Finding the Right Path
According to the World Health Organization, Tuberculosis (Mycobacterium tuberculosis or TB) will kill two million people this year, with the projected number of new infections over the next twenty years reaching a billion. A rapidly moving, constantly mutating disease, TB’s effects are made worse by its ability to quickly react to new drug treatments, becoming resistant to antibiotics. Searching for a way to improve treatment, a group of researchers from the University of Tennessee developed a model to determine the most effective way of managing the bacteria’s resistance.
Drug cycling is one of many drug use policies that can be applied to treat illness and manage the resistance of viruses and bacteria. Depending on when a person becomes infected, they are placed in a group to receive a particular drug treatment. Groups infected later or earlier are treated with different drugs. Mathematical model results support that cycling is potentially useful as a tool for controlling the resistance of pathogens such as Tuberculosis.
“Tuberculosis resistance is not just an issue to minimize locally; it’s a global concern,” says Scott Duke-Sylvester, one of the researchers who will present the group’s work at the Modeling session during the Ecological Society of America’s Annual Meeting.
Examining the resistance of TB using a large number of potential dosing cycles, the team from Tennessee compared levels of coordination between regional treatment plans. Three treatment options were modeled with the system: drug cycling with no regional coordination, coordinating the drug cycling but utilizing different treatments between regions, or treating all regions with the same cycle and drugs. Their findings have implications for countries around the globe and, according to Duke-Sylvester, could pertain to any disease treated with chemical-based drugs.
“The European Union (EU) is an excellent example of where this model could be applied,” suggests Duke-Sylvester.
The EU allows easier travel between member countries. This new regional mobility has implications for more migration of people and with them, TB. According to the researchers, the EU has formally recognized that coordination of resistance management could prove useful. In his presentation Duke-Sylvester will describe what levels of cooperation would be necessary and possibly the most effective way to handle the problems surrounding tuberculosis.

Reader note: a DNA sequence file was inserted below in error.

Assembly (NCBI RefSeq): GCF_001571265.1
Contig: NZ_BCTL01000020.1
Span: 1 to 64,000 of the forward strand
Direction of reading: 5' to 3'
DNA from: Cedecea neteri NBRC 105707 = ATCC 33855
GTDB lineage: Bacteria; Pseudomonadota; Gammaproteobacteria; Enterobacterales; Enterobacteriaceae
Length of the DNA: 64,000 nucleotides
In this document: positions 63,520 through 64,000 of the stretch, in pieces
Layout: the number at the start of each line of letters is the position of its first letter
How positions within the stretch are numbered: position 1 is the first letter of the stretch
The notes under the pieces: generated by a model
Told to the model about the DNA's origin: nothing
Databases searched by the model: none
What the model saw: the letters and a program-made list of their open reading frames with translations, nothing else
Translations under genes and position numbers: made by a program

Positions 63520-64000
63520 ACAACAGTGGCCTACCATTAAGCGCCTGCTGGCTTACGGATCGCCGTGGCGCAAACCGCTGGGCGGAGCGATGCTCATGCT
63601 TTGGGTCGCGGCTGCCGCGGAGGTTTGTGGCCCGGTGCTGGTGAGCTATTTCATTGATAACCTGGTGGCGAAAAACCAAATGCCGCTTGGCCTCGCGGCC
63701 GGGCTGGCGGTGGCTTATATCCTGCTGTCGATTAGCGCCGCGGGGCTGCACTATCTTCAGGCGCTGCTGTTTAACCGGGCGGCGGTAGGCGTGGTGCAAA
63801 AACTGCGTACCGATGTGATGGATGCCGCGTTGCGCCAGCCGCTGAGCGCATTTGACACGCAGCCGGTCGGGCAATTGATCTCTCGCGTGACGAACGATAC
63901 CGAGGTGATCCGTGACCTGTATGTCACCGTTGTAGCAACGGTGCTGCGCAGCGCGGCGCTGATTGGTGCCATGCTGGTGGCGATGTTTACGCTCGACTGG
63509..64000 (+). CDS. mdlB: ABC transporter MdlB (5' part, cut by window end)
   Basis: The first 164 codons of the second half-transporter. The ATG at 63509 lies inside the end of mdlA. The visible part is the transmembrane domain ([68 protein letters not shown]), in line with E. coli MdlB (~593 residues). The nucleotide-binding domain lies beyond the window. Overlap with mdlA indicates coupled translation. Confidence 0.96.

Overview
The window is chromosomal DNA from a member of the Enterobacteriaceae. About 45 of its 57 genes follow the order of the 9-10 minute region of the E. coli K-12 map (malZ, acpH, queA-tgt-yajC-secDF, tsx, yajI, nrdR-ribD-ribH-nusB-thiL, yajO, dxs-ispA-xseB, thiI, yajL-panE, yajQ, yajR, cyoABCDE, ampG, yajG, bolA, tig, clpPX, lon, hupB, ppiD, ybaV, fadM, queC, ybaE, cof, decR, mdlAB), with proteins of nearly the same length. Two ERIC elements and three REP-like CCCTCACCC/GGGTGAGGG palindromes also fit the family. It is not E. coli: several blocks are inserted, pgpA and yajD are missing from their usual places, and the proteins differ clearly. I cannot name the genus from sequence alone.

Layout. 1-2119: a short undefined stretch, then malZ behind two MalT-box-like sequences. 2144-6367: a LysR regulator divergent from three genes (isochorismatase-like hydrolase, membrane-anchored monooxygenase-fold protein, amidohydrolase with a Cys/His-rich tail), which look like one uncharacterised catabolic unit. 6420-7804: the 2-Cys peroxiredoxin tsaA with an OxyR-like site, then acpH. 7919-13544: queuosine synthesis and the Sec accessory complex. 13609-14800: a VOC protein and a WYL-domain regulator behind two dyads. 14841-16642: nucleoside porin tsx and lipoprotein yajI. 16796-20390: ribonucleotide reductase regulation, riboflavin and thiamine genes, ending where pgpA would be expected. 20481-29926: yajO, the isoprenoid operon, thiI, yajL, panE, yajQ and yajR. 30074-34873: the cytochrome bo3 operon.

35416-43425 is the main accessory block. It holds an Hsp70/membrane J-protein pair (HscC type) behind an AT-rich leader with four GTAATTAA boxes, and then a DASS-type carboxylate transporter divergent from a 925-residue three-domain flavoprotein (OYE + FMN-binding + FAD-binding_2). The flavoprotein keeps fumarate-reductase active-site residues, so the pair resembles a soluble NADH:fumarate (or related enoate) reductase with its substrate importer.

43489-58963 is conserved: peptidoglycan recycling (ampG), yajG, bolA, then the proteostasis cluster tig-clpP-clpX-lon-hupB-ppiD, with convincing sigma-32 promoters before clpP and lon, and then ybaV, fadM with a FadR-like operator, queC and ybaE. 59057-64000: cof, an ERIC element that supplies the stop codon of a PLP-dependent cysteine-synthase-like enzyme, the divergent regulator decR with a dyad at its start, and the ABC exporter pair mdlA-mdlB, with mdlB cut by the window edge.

For more information on Duke-Sylvester’s presentation, visit the ESA’s 87th Annual Meeting website: http://www.esa.org/Tucson. Held in sunny Tucson, Arizona, the theme of the meeting is, “A Convocation Understanding and Restoring Ecosystems.” Close to 3,500 researchers and conservationists are expected to attend.
The Ecological Society of America (ESA) is a scientific, non-profit, 7,800-member organization founded in 1915. Through ESA reports, journals, membership research, and expert testimony to Congress, ESA seeks to promote the responsible application of ecological data and principles to the solution of environmental problems. ESA publishes three scientific, peer-reviewed journals: Ecology, Ecological Applications, and Ecological Monographs. Information about the Society and its activities is published in the Society’s quarterly newsletter, ESA NewSource, and in the quarterly Bulletin. More information can be found on the ESA website: http://www.esa.org.
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